When a death in the family leaves a home unoccupied, the loved ones are usually left to deal with it. The family home is often far more than a piece of real estate, and emotions can run high when survivors take on the task of deciding what to do with it. There are rules about property like a home that should be learned and followed, so read on for an explanation of the common tasks that those left behind must attend to when it comes to dealing with the family home.
Who inherits the home?
If the deceased was unmarried and the real estate deed had no other living people attached to it then the home is commonly lumped in together with the rest of the estate. As the family of the deceased, the probate court will likely appoint a personal representative (or executor) to oversee the probate process unless the will has already done so.
Is there a trust?
It's a good idea to ascertain the existence of a trust before you take probate action since any provision in the trust that deals with real estate (or anything else) override any provisions in a will. For example, a will may have remained silent on the family home, or it might have appointed a beneficiary but if there is mention of the home in a trust then that will provision is null and void. Trust documents can usually be located in the same place that a will might: in a safe or safe deposit box at the bank.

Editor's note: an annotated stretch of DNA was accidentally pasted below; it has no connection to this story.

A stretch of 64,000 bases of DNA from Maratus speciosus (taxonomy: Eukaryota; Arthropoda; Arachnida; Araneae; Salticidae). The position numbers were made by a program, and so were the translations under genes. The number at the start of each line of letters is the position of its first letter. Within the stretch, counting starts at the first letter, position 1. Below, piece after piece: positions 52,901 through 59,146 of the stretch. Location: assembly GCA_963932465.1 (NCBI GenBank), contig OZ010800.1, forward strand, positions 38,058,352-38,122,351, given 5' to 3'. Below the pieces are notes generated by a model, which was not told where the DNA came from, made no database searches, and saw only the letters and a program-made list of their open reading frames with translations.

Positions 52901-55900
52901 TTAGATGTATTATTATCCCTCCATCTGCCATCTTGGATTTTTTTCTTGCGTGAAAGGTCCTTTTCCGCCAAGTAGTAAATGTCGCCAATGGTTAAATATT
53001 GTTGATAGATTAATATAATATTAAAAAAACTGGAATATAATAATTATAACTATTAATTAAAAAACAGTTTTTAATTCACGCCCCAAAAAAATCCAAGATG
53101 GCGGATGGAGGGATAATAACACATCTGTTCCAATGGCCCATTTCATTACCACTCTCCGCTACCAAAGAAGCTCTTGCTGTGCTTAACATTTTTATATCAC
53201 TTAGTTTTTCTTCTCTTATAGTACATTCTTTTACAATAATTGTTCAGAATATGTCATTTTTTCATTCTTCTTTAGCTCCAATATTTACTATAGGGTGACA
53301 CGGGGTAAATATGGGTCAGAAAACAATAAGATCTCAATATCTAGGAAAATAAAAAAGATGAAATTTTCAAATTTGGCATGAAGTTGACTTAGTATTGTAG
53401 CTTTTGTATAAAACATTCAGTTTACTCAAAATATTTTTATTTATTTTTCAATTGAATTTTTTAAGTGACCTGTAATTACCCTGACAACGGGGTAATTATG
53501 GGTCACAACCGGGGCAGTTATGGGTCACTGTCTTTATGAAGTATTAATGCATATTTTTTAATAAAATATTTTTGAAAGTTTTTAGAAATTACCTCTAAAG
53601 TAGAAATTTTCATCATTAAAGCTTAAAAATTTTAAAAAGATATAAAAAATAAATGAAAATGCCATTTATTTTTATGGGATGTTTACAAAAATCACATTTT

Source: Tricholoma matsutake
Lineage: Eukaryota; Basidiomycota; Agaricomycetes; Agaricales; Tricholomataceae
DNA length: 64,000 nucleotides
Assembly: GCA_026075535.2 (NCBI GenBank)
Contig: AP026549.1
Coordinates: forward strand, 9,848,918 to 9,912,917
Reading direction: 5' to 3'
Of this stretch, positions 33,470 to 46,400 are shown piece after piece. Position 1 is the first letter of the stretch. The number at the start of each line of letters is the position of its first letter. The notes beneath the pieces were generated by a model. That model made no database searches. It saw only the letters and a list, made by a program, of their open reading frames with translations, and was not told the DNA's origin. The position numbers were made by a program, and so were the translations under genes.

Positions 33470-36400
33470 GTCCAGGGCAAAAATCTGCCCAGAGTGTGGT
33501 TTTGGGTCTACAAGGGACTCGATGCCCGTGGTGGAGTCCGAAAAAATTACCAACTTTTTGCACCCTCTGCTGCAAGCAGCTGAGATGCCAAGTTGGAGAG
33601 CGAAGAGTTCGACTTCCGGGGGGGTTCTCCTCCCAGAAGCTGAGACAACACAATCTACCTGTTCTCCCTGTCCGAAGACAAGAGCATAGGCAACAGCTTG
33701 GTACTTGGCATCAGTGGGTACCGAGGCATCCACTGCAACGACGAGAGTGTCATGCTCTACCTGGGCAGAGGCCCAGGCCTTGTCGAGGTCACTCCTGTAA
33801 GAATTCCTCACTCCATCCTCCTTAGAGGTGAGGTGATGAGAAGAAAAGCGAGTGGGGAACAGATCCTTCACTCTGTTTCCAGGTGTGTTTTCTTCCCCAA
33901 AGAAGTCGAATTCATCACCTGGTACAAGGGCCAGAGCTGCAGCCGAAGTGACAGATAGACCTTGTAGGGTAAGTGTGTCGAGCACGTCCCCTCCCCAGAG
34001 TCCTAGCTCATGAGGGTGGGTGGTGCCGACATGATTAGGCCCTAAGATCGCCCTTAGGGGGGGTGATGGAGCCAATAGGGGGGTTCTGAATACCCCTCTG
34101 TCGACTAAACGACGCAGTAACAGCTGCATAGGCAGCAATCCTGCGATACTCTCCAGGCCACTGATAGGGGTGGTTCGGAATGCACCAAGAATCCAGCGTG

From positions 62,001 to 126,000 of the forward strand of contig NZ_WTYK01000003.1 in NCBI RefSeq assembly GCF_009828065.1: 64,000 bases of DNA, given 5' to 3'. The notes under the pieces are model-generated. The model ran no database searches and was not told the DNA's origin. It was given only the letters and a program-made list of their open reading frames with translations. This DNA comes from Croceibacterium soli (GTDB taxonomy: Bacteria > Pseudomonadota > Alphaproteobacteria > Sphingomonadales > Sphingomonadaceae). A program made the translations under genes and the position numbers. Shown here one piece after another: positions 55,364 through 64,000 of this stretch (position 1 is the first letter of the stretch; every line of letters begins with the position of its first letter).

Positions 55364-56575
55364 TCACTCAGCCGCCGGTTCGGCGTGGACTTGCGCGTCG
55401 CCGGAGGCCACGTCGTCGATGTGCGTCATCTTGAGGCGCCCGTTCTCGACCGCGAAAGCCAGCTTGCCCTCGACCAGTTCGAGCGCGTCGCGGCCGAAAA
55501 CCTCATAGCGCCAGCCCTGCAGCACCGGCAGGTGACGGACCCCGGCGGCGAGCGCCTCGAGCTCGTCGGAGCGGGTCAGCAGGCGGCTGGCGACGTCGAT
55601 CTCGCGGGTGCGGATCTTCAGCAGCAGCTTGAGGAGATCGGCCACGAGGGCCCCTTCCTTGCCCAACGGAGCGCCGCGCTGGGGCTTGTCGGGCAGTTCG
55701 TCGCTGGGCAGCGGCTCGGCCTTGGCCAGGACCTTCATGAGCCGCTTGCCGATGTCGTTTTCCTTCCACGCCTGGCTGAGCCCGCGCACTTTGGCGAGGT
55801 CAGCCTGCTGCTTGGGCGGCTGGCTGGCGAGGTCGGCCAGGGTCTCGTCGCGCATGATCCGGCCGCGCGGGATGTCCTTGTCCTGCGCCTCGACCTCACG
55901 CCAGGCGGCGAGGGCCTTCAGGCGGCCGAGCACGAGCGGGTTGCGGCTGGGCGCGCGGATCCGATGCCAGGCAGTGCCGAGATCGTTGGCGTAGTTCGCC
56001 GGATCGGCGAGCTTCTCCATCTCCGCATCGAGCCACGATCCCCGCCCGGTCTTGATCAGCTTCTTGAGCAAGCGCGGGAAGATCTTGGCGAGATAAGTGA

The home during probate
The family home is an important asset and should be well-maintained during the time between the death and the final probate orders. With many families, the home is the most valuable piece of the estate, so the personal representative is tasked with ensuring that the home is kept safe from hazards and that it maintains its value during the several-month-long probate process. Note the following common real estate-related tasks that might need to be accomplished:
1. Have the home appraised by a professional real estate appraiser and provide the appraisal to the probate court.
2. Pay property taxes, condo maintenance fees, homeowner's association fees, mortgage payments, and other regular home-related expenses.
3. Keep the grass cut and make any vitally-needed repairs, such as keeping the major systems of the house running smoothly.
Once probate is over
The disposition of a home inherited by several people (if there are siblings) can be tricky and requires a deft and sensitive touch. The survivors will need to agree on selling or keeping it and then if it is kept what to do with it. One sibling might buy the others out, or other property may be traded for it.
Speak to the estate planning attorney to learn more about dealing with a family home after a death in the family.Share